“You don’t want to do anything stupid; it will look bad on you and the team,” he said. “It’s your job now, and you can’t mess up.”
McNeil, who’s always been aware of his talent, quickly learned last summer that it’s going to be a tough road to the major leagues. In the majors, a good pitcher must be successful 80 percent of the time. Additionally, he’s is coming up against 23-year-old college veterans and competition from all over the world.
He said there are a lot of guys out there with amazing talent, but it’s important to remember they’re all fighting for the same thing.
“I learned from Coach John Stevens in high school that you have to give it your all,” he said. “A lot of kids are trying to make it.”
And although his fastball touches the mid-90s, McNeil learned in his first season that it all comes down to commanding pitches.
“Don’t worry about how hard you’re throwing; execute your pitches,” he said.
McNeil throws a mean slider that he mixes up with a change; he likes to get ahead in the count by using his fastball because he said it makes all of his pitches more effective. For next season, he wants to work on learning another pitch, such as the curve.
This last season also taught McNeil the value of trusting in his team.
“In high school, I thought strikeouts were the only way to get outs,” he said. “I learned to let my defense help me out.”
McNeil recently returned to Arizona to begin preparing for the 2013 season with the AZL Cubs. This month, he’s scheduled to attend an invitational workout camp for three weeks. As for the upcoming season, he said he wants to keep working his way up and prove to the Cubs he has what it takes. If all goes well, he hopes to be pitching for the Cubs Single A team, the Boise Hawks, by next year.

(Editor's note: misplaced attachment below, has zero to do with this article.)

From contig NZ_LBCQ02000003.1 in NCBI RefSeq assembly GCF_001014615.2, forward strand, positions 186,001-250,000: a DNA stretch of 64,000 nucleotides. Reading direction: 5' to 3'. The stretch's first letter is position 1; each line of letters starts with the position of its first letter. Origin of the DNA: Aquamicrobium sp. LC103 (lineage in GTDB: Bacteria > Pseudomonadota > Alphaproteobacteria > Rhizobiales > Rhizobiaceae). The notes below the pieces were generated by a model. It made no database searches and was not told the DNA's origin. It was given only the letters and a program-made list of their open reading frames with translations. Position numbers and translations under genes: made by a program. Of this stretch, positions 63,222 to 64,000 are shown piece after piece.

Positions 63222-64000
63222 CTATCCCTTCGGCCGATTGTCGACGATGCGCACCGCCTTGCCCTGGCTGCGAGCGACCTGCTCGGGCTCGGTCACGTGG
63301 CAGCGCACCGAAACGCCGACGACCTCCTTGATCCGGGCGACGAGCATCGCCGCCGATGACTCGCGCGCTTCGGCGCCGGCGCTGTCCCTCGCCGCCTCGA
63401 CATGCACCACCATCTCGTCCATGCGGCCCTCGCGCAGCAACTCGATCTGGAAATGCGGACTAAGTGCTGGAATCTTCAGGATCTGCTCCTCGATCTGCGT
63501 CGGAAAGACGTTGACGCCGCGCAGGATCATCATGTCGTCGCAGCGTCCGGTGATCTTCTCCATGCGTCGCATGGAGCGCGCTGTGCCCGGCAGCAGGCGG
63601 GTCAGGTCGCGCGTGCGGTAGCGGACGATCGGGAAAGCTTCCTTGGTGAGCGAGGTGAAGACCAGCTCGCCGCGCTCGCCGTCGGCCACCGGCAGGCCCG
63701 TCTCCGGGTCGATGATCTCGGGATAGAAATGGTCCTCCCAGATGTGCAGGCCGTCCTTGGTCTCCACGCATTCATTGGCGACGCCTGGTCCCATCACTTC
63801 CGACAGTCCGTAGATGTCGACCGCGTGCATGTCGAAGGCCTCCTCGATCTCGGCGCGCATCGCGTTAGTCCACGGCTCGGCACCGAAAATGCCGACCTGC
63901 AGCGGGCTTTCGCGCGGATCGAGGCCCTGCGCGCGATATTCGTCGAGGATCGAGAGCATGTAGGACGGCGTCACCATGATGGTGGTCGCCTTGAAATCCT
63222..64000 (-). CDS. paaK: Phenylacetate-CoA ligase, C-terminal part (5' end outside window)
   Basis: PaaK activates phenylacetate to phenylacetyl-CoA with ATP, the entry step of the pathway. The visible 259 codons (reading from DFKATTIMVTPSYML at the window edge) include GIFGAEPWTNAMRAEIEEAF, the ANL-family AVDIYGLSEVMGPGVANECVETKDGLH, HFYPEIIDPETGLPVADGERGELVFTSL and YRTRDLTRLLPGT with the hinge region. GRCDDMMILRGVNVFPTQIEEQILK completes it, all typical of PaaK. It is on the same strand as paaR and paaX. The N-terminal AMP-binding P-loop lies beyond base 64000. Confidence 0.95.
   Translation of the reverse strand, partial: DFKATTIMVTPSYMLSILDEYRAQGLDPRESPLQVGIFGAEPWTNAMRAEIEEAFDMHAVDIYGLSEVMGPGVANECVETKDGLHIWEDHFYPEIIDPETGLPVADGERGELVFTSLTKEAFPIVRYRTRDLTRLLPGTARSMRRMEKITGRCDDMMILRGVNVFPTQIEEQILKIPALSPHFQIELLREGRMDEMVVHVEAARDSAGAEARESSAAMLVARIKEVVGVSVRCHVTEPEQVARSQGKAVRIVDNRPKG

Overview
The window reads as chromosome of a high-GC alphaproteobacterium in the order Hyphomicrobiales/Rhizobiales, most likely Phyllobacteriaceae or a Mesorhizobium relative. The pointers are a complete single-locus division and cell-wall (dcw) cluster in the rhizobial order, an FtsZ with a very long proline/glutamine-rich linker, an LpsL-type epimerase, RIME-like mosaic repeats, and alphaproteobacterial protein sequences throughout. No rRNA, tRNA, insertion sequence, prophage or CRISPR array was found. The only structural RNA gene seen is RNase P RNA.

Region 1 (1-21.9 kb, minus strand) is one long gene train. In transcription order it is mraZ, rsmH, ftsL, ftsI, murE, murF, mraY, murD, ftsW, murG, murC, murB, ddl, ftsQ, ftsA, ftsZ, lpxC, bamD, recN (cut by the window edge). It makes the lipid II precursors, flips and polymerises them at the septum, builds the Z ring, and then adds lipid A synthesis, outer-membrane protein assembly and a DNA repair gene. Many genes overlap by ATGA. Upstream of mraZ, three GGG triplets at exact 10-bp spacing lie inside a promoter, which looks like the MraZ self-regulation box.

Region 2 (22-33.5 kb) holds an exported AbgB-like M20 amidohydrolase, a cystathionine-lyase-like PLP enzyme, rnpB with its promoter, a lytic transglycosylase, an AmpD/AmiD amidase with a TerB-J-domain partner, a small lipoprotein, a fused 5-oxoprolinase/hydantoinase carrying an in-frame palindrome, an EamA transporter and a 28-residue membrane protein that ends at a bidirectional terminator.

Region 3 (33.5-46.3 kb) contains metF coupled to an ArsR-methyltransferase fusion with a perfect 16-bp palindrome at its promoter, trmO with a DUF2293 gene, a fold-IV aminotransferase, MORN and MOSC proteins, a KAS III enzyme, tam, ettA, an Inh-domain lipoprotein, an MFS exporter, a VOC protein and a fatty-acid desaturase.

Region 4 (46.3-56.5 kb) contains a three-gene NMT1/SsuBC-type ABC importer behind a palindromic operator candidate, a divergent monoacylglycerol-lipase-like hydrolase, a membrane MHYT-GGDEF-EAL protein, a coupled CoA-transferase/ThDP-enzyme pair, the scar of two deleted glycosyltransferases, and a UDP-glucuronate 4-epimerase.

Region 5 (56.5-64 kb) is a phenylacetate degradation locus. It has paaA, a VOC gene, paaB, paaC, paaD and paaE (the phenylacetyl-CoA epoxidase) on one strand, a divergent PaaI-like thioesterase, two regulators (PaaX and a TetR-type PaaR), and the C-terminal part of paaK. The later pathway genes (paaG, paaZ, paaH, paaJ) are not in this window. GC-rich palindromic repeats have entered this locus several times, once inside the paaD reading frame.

Although signing with the Cubs fulfilled a dream he’s held since age 4, McNeil said he doesn’t want to get too settled.
“I’m happy I’ve got to this point, but I haven’t made it yet,” he said. “I don’t want to be comfortable with where I’m at until I’m with the pitchers in the bigs.”
Staff Writer Kristina Sewell has thrown her share of strike outs. Contact her at email@example.com.
Cougars & Mustangs A basin situation: South County water issues are coming to a boil Ripple effects: Low revenue caused by low lake levels may bring layoffs to staff at Lake San Antonio and Nacimiento Grover Beach hires a firm for street repair bond education Suspect identified in Atascadero grass fires John Conner has dropped out of the race for San Luis Obispo mayor Fired Oceano general manager runs for a seat on the board that fired him